Kickoff For September 13, 2021

Welcome to this week's edition of the Monday Kickoff, a collection of what I've found interesting, informative, and insightful on the web over the last seven days.

Let's get this Monday started with these links:

Arts and Literature

Il Maestro, wherein director Martin Scorsese weaves a moving paen to the artistry of Federico Fellini and the sheer visual magic of his work.

The right angle, wherein James Panero ponders the joys, the wonders, and the timelessness of Isaak Walton's classic treatise on fishing, The Compleat Angler.

Why 1971 was an extraordinary year in film, wherein Christina Newland explores why that year brought so many powerful films before the eyes of the movie-going public.

History

The Long Shadow Of Colonial Science, wherein we learn a bit about some dark chapters in the history of science, ones which involved bolstering colonial power and outright theft.

The Art of Making Debts: Accounting for an Obsession in 19th-Century France, wherein Erika Vause examines the (often humorous) way in which the 18th and 19th century French viewed debts and the relationship between creditors and debtors.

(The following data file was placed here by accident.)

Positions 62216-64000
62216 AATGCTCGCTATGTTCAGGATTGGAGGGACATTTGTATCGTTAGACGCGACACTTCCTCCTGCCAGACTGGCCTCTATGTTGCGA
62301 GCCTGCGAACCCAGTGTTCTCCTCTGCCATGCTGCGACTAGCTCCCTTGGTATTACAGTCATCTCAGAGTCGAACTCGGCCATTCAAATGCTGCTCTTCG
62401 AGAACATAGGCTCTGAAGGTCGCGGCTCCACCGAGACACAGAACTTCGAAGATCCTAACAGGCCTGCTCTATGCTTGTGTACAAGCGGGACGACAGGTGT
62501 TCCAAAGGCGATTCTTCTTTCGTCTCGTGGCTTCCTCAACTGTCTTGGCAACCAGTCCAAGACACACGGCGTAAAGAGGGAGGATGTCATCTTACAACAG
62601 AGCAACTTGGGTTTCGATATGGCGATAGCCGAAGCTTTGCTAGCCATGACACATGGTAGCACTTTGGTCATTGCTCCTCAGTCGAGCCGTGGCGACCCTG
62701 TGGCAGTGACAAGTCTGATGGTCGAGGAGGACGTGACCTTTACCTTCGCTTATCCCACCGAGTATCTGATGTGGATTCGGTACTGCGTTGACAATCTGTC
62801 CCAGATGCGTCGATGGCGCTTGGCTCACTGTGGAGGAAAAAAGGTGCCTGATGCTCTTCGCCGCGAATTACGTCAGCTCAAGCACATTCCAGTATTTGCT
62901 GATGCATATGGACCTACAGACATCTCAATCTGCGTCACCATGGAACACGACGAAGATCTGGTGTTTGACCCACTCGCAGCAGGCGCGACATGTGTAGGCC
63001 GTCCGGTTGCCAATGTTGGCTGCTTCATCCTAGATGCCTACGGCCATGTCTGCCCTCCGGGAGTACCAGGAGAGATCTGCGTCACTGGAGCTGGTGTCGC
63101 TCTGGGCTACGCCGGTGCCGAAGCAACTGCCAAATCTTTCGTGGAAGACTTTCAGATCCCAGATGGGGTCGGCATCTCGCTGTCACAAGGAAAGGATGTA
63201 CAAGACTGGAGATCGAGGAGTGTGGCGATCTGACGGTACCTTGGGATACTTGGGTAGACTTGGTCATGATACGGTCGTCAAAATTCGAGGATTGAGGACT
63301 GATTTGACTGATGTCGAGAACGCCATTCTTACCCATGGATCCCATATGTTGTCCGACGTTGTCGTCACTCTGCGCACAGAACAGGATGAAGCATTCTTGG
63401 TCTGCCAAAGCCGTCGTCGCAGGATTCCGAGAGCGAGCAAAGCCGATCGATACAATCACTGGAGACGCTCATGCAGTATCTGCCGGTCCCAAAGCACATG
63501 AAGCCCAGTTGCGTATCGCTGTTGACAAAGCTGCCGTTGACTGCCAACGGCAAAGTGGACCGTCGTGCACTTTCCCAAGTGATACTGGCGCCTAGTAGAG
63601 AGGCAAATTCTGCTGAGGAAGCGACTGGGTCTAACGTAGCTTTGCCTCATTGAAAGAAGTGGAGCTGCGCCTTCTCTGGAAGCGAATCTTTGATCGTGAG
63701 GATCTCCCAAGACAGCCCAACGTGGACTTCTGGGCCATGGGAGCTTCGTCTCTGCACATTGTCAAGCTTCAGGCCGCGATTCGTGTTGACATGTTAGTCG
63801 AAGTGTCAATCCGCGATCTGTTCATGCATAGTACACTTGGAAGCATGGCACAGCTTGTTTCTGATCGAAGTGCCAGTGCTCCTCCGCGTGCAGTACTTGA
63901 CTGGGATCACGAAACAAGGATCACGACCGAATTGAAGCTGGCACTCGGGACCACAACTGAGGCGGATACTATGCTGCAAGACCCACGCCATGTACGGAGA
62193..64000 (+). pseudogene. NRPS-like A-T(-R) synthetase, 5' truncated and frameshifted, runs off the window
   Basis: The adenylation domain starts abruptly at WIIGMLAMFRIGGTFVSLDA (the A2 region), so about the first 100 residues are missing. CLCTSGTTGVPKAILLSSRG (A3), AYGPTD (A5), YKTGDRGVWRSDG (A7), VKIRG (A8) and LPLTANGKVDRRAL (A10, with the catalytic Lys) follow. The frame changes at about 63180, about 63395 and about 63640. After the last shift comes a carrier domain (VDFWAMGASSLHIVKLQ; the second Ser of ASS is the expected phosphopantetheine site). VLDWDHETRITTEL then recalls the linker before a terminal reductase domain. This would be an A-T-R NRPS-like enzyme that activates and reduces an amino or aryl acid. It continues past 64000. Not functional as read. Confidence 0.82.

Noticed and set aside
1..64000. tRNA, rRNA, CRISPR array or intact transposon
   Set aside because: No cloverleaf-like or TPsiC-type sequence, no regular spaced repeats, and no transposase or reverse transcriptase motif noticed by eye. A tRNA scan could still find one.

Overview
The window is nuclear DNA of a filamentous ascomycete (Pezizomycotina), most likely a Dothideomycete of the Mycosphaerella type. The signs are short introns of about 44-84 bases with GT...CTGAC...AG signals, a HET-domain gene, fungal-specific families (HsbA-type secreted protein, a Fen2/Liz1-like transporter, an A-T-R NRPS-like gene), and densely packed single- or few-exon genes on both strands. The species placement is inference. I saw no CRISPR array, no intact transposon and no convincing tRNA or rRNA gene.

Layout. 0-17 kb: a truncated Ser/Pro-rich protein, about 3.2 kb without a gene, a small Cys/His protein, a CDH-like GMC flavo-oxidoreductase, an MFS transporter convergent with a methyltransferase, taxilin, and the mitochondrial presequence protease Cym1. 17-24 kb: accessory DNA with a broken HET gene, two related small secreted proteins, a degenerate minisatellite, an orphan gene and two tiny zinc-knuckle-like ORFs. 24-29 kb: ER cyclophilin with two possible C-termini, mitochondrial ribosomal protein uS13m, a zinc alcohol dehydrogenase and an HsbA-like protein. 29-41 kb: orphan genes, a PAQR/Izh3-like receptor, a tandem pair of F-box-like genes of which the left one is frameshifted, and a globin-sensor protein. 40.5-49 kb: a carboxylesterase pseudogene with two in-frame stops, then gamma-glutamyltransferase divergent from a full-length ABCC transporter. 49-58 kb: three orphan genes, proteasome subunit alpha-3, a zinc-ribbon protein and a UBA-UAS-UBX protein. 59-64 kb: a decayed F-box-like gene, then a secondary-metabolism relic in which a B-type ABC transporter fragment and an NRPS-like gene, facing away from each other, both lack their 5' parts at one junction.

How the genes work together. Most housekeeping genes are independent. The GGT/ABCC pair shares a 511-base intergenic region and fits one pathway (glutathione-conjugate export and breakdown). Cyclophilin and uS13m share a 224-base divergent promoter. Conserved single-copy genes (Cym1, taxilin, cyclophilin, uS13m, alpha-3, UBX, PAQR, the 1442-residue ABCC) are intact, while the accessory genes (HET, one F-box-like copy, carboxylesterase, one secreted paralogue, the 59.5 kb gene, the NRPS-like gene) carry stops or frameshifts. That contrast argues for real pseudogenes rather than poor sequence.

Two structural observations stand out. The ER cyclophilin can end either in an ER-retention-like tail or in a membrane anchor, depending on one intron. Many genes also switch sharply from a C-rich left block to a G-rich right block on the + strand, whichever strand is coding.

The Twopenny Hangover, wherein Mike Dash looks at the stories of, and the truth (or lack thereof) behind, a particular sort of lodging house that supposedly existed in England from the 19th century until the Great Depression of the 1930s.

Business and Economics

Navigating a new digital era means changing the world economic order, wherein Shamel Azmeh ponders the economic effects of the our digital world and the need to set out a new regime of global governance for the digital age.

Darwinism and Markets Don’t Mix, wherein Matthew Barad argues that if capitalist markets really are Darwinian, it’s clear that they select for ultra-short term and extractive thinking that severely damages the world.

How McKinsey Destroyed the Middle Class, wherein we learn how management consulting firms, like McKinsey, helped hollow out corporations and, as a result, drove wages down and made upward mobility within the corporate structure almost impossible.

And that's it for this Monday. Come back in seven days for another set of links to start off your week.

Scott Nesbitt